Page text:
Becoming vegetarian

I’m a vegan now, but I wasn’t always.

At age three I had an epiphany and made the connection between what I was eating and where it came from. But being young, I was easily fooled. Call it “chicken” and I wouldn’t eat it; call it “meat” and I would.

For me, meat was a frozen patty in a box in the freezer. I hadn’t really thought about the connection until I was ten. That’s when I moved from Toronto, a large metropolis where it’s easy to be removed from the origins of food, to a tiny, farming town in Germany.

Jean and AlineI was already shunning fish. Especially if I’d bite in and see a chunk of scaly skin. I started passing fish sticks under the table to my dog. But when I saw the local butcher kill a pig in the driveway of a neighbor’s house, my meat-eating days ended. I was in the back seat of the family car and we were driving away. To this day, I can picture the scene in slow motion. The blood, the cruel smiles on the kids’ faces as they participated in the event. Ugh. It was a nightmare. I’ve always loved animals and I didn’t want to be part of that.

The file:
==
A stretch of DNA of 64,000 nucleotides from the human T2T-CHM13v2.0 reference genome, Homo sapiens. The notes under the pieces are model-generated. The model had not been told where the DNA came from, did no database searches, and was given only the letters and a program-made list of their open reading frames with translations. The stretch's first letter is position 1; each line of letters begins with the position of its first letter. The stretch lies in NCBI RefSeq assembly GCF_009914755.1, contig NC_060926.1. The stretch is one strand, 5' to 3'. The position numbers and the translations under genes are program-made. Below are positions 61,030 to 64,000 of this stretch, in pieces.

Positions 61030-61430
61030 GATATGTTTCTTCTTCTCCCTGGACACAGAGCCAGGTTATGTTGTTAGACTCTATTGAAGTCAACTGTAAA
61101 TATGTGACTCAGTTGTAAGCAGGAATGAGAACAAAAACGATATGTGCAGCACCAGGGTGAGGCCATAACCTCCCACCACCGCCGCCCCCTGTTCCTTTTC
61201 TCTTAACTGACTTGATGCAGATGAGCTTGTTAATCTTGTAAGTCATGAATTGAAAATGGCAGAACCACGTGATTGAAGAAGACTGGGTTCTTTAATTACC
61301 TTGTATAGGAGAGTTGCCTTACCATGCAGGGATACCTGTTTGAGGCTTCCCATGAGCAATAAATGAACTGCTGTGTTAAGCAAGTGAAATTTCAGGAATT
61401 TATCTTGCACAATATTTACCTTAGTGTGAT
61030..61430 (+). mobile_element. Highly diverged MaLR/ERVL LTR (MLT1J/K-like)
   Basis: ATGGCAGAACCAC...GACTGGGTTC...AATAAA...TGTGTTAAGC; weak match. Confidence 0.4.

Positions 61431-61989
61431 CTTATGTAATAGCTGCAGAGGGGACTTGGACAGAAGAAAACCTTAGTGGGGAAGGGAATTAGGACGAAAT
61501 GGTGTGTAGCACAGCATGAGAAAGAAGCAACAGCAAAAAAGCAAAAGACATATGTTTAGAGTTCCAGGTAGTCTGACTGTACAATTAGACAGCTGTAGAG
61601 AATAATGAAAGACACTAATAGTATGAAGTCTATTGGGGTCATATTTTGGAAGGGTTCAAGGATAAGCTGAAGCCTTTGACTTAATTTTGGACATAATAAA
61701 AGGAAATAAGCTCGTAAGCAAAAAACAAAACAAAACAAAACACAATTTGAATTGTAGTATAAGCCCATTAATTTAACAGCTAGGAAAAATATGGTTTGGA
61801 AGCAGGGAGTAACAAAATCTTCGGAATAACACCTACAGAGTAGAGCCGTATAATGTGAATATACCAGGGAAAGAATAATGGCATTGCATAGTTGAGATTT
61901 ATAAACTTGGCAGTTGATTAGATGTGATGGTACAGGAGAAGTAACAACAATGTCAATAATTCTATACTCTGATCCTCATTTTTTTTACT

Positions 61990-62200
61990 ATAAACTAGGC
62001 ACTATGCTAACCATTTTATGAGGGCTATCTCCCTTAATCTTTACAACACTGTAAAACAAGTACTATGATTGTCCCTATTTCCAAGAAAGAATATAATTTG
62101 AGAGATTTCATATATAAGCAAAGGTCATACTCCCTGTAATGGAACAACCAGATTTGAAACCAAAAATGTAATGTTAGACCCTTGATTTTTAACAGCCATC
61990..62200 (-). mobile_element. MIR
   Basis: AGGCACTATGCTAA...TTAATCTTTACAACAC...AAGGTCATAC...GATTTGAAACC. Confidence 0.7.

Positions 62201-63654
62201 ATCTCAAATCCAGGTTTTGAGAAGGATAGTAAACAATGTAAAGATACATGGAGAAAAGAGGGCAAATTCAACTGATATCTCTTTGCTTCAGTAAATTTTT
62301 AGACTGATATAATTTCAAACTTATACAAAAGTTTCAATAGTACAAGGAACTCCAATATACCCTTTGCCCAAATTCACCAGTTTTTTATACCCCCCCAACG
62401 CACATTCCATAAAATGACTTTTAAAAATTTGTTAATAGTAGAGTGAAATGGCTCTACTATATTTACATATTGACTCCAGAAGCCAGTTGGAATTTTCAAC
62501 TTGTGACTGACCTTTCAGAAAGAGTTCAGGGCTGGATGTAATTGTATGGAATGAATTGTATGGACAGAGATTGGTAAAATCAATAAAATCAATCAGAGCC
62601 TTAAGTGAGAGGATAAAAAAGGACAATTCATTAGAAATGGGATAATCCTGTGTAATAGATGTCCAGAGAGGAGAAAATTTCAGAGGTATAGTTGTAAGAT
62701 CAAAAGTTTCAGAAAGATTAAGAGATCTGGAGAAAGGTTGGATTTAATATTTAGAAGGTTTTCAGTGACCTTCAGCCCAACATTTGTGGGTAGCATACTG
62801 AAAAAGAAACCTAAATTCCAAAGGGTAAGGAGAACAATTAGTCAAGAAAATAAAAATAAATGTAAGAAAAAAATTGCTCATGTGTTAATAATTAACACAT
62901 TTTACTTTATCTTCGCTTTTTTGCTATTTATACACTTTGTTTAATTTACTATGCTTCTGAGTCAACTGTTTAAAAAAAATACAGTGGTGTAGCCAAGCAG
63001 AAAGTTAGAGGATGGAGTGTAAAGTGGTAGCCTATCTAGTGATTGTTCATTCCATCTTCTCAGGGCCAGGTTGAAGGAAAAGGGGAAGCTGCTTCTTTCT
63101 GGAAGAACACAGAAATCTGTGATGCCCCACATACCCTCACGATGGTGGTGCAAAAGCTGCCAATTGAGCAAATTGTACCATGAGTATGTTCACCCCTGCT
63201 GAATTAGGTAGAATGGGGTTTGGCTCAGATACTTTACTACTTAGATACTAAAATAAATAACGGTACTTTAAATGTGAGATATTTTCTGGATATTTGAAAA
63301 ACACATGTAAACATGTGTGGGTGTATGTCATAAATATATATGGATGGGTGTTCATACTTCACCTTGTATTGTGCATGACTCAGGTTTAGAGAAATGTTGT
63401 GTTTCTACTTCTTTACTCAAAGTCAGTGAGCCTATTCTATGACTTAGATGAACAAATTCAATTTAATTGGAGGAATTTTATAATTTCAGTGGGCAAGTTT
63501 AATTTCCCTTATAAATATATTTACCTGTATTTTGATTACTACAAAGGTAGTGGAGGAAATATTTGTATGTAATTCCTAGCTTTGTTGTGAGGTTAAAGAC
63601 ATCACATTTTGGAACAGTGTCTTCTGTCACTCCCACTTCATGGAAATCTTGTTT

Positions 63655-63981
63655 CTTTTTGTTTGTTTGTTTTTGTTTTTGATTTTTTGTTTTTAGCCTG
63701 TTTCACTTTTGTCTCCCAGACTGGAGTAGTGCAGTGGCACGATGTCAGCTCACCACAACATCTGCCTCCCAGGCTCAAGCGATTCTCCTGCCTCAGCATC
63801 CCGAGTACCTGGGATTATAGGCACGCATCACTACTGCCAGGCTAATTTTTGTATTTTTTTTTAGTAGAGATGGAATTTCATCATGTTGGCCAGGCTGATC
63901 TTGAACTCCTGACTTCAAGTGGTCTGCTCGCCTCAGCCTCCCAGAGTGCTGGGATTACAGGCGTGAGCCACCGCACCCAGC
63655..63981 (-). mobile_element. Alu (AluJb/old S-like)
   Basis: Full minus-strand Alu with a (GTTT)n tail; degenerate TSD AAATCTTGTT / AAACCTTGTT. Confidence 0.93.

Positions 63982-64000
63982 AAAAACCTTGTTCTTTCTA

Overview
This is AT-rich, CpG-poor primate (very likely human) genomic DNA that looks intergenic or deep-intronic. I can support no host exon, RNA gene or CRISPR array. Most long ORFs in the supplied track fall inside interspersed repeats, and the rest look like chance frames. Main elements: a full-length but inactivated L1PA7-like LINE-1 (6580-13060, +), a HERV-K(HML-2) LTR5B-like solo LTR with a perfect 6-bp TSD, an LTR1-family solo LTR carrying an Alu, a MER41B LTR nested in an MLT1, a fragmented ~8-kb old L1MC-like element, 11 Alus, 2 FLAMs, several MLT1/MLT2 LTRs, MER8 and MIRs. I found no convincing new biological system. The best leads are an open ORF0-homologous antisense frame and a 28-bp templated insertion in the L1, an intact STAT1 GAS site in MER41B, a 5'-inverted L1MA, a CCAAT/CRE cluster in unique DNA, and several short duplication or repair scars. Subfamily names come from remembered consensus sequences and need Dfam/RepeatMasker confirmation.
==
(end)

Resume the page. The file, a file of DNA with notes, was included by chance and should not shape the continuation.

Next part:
Fortunately, my family was practically vegetarian. My mother has never liked meat and didn’t object to my change in eating habits. I still ate eggs and cheese and drank milk, but I was becoming a conscientious consumer. I started to learn about food and what we need to be healthy.

The next year, I moved back to Canada. I packed PB&J for lunch and blended in with the other kids. I didn’t make a big deal about my choices and neither did they.

Not everyone thought me being a vegetarian was a good idea. When I was 15, a boyfriend begged me to eat a burger. That’s the only time I’ve fallen for peer pressure. I ate the burger but told him I wouldn’t do that again. He relented. A few months later though, just to be polite, I had a chicken casserole at his mom’s house. I realized that I couldn’t keep “being nice” so I explained to her that I didn’t eat meat and I didn’t lapse again.

My grandmother’s husband said I’d be dead by twenty if I stuck with a vegetarian diet. I called him on my twentieth birthday to remind him that not only was I very much alive, but I’d grown nine inches and gained about 40 pounds since I was ten (gained in a good way–I was tall and slim and healthy). He forgot his warnings though, so I didn’t have the pleasure of gloating.